I loved both of these stories so, so, so much. If you love books and libraries and people who value books and libraries, PLEASE read these books.
Purchase The Book Woman of Troublesome Creek
Purchase The Book Woman’s Daughter
Lessons in Chemistry, Bonnie Garmus
Summary: 1960s. Meet Elizabeth Zott, a female chemist in a male dominated field, turned host of a popular host of a cooking show. This story follows the life and career of Elizabeth Zott, a unique narrator with a perspective on life that not everyone around her shares.
Okay, yes, I know, EVERYONE is talking about this book. But that is because it is just THAT GOOD. Just trust me (and everyone else), this book is worth your time. Elizabeth Zott is an oddly compelling narrator, and she charmed me big time. I really enjoyed the feminist aspect of this story and feel that Garmus created a strong female role model for the ages.
Purchase Lessons in Chemistry
All My Rage, Sahaa Tabir
Summary: Sal and Noor were best friends until the fight happened six months ago. They have not spoken since. Sal’s mother is ill, his father is battling alcoholism, and Sal is trying to keep the family business afloat – all while finishing his senior year of high school. Noor dreams of going to college, but her uncle/guardian forbids her to even apply. Sal and Noor need each other now more than ever before.
This is another story that I loved. I admit that I did read it for school, but I fell in love with this sad story. It is technically a young adult novel, but it did not feel immature. This is a story for all ages.
I loved all of the characters and intensely felt what they were feeling. This may have been emphasized by my many years in a high school classroom watching kids suffer in silence from various traumas, but I was rooting these teenagers on big time.
I wrote about All My Rage as a possibility in my classroom in another post linked here, if you are interested in possibly introducing it to your students. I know, I know, stop working!
Purchase All My Rage
The Christie Affair, Nina Gramont
Summary: Told from the perspective of her husband’s mistress, this story takes place during the eleven days that Agatha Christie went missing after finding out about her husband’s affair.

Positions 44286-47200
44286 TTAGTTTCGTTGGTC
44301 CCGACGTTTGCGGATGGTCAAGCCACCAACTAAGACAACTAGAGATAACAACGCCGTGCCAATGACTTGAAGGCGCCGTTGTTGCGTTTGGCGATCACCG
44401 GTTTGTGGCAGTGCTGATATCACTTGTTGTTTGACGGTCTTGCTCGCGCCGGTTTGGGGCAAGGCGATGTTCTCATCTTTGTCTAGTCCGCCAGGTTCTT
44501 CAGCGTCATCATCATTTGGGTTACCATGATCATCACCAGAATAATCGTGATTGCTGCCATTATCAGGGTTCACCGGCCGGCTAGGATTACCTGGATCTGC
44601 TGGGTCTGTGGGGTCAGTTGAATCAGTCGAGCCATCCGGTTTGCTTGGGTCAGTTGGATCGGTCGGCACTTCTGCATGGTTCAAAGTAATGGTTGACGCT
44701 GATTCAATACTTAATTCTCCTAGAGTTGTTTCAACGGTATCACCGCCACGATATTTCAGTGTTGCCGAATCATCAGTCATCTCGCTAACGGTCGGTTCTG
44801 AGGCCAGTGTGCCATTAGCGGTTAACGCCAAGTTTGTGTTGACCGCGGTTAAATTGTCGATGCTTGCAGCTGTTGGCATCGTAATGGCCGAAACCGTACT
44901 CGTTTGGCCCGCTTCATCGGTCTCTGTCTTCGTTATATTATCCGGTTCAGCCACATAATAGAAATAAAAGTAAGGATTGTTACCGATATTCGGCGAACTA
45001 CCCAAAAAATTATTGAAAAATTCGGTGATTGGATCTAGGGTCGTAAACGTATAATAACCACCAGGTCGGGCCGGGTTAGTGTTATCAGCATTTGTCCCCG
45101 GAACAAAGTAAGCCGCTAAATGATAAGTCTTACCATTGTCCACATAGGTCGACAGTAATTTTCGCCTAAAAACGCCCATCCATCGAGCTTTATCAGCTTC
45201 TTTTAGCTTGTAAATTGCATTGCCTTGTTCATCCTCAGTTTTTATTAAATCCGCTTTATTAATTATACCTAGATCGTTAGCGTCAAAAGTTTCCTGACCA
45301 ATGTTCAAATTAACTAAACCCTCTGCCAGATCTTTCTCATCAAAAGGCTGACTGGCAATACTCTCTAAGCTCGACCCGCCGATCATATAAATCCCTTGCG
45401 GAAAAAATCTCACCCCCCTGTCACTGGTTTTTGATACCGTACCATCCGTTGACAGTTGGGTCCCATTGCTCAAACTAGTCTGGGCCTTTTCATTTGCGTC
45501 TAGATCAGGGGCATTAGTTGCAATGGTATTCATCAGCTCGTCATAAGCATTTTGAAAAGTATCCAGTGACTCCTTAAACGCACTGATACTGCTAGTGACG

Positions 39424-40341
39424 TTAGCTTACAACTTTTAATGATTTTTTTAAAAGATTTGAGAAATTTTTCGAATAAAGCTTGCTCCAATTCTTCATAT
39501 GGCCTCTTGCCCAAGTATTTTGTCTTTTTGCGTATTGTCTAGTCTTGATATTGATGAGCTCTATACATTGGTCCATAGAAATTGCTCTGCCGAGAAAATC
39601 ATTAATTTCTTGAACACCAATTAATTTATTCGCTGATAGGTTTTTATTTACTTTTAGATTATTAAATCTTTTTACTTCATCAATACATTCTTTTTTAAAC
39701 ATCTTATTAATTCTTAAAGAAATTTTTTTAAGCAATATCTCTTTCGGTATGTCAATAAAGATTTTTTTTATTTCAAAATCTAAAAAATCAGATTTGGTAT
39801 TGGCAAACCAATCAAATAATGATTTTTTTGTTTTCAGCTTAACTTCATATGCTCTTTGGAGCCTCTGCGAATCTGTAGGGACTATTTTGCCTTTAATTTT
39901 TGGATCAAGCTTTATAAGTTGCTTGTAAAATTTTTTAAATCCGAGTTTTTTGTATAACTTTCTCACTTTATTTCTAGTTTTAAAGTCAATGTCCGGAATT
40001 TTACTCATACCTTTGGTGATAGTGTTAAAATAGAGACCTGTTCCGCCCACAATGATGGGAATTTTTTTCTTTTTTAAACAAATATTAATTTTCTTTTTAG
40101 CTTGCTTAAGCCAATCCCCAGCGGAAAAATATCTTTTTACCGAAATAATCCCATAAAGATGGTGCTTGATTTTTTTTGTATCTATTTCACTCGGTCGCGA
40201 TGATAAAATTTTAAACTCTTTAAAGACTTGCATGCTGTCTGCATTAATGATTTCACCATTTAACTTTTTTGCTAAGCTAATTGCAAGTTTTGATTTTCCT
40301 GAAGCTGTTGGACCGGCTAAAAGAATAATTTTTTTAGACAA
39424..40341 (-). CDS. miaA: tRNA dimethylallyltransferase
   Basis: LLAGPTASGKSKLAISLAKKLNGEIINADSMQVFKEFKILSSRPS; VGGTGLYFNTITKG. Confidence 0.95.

Now, this book caught me off guard. As some of you know, I am an avid Agatha Christie fan. I find her personal life and career fascinating on so many levels. I knew as soon as I heard about this book that I would enjoy it, but I did not realize how much I would learn about Ms. Christie’s life that I did not already know. Check out my Ode to Agatha Christie post here.
I loved it. I might even read it again.
Purchase The Christie Affair
Anatomy: A Love Story, Dana Schwartz
Summary: 19th century Scotland – Hazel is the daughter of a wealthy family who dreams of becoming a surgeon. Jack is poor and makes his living as a “resurrection man”, illegally digging up freshly buried bodies and selling them to the medical community.
If you have read other posts of mine, you know that I began using Anatomy in my classroom as an independent reading option. The students love it, and so do I!
After teaching Frankenstein forever, I have always been curious about this apparently common grave robbing practice in the UK and US in the 19th century. Anatomy gives us a front row seat to not only the business of “resurrection men”, but also surgical practices at the time. I really enjoyed this one, enough to put it on my pleasure reading list.
Trust me, if you like YA and a kind of gory, fun story, you will enjoy this one and it won’t feel even remotely like work!
Purchase Anatomy: A Love Story
Once again, happy New Year everyone! Thank you for following my reading journey. I hope that you found a story in my list to add to your bedside table, and make time for yourself in 2023.